You’ve got an idea that you believe is going to ignite and disrupt the world as we know it. A concept that’s forever going to redefine the way we use technology in our daily lives.
The truth is that ideas, no matter how simple or grandiose, need money and capital to be realized; that, and a great team that believes in the same goal and vision with the same sort of passionate intensity that you do.
Convincing people of the awesomeness of your personal “this is it” moment can wait, but raising funding for your startup cannot. After all, someone needs to fuel up this thing before it can gain traction in your target industry.
I've personally funded several startups that did very well as well as several that haven't done very well. I've also raised millions. So let’s take a look at the hardest step in launching your startup—getting funded. It’s not a simple undertaking admittedly, but with the right person, the right investors, and enough confidence, closing a deal is certainly possible.
Here are five options to look into when scouring for funding.
Family and Friends
Startup Investor Murray Newlands says "The first people that you should look to for investments in your startup are none other than your friends and family. They can help you secure your first round of funding and give you enough leeway to create value around your idea and hopefully catch the eye of the people in your industry."
Be advised though that more often than not, startups fail and there is always that risk of jeopardizing your family’s money as well as friendships in the process. So when looking for funding from those closest to you, ask yourself if they are in a position to afford to lose it. And as a courtesy, be sure to warn them upfront about the risks associated with this venture.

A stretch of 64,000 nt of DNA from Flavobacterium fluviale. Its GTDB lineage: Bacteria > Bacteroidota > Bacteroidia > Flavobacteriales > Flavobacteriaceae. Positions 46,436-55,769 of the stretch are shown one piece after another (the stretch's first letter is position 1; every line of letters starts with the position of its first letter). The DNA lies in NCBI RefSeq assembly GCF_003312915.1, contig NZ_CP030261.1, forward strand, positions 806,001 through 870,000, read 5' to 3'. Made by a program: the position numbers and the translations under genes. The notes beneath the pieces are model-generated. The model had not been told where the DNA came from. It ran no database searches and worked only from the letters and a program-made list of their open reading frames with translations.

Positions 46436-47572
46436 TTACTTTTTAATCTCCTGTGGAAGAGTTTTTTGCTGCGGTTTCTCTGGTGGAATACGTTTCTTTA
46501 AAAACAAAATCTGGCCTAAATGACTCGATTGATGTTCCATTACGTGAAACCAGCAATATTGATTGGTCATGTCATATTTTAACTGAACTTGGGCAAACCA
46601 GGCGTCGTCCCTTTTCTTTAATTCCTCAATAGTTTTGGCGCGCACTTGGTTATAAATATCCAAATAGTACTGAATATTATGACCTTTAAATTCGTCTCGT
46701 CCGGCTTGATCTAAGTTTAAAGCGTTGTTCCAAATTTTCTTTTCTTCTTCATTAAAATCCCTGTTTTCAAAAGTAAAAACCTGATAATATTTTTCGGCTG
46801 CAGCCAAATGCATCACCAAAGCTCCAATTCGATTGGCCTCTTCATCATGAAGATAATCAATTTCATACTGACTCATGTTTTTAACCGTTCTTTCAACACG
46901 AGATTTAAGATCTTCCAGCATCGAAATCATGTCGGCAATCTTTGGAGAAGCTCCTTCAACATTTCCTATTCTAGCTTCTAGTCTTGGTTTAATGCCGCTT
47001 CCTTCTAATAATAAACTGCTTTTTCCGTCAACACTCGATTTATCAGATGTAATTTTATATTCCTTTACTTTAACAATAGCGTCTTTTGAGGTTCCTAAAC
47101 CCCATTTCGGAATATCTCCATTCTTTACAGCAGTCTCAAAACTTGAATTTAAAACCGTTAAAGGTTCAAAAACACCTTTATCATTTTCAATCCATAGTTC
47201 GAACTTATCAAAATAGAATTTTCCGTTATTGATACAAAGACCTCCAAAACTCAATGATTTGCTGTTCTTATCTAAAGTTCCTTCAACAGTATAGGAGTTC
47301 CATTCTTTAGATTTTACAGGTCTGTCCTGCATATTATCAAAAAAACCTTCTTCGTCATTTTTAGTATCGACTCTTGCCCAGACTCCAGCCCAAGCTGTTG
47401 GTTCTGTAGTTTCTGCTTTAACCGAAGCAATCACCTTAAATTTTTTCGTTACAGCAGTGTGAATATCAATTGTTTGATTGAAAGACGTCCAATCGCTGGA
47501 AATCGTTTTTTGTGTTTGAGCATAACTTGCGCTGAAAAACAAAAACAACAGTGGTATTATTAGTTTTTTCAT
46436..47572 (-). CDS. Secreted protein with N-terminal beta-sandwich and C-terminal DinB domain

Have you ever heard of incubator programs like Y Combinator or 500 Startups? They offer you some seed money sure, but they are much more than just a few bucks exchanging hands. Not only do you secure good funding, but you also get access to top-notch guidance and mentors in the industry—those who are well-versed with the startup culture and issues that permeate it.
If you need some smart people who know the ins and outs of the startup scene, then joining an incubator is a solid bet.
A lot of people believe in securing common stock for founders during the course of funding. These shares come with beneficial provisions such as liquidation preference and rights.
Having some preferred stock for yourself as a founder’s privilege (and for investors) is going to make your venture a lot more attractive to invest in. Investors believe that you are serious enough to pay them the returns ASAP, so that way it’s all quid pro quo for both parties.
One method that has proven to be immensely popular in the recent years is that of convertible debt. Incubators like Y Combinator are known to secure at least $150,000 in convertible debts for every startup that qualifies for them.
In simpler terms, a convertible debt can be turned into liquid equity in the future, subject to certain goals and milestones that your startup achieves. That’s like having another round of funding waiting for you.
So what happens when you set up a startup venture pool and get investments from partners? That money comes when people set up a fund with certain objectives, objectives that your startup can help them achieve.
That’s how you can get the ball rolling and attain some much-needed funds for your early-stage startup. Funding a new venture certainly isn’t easy, but if you have the right approach and the right tools, it’s certainly not impossible either.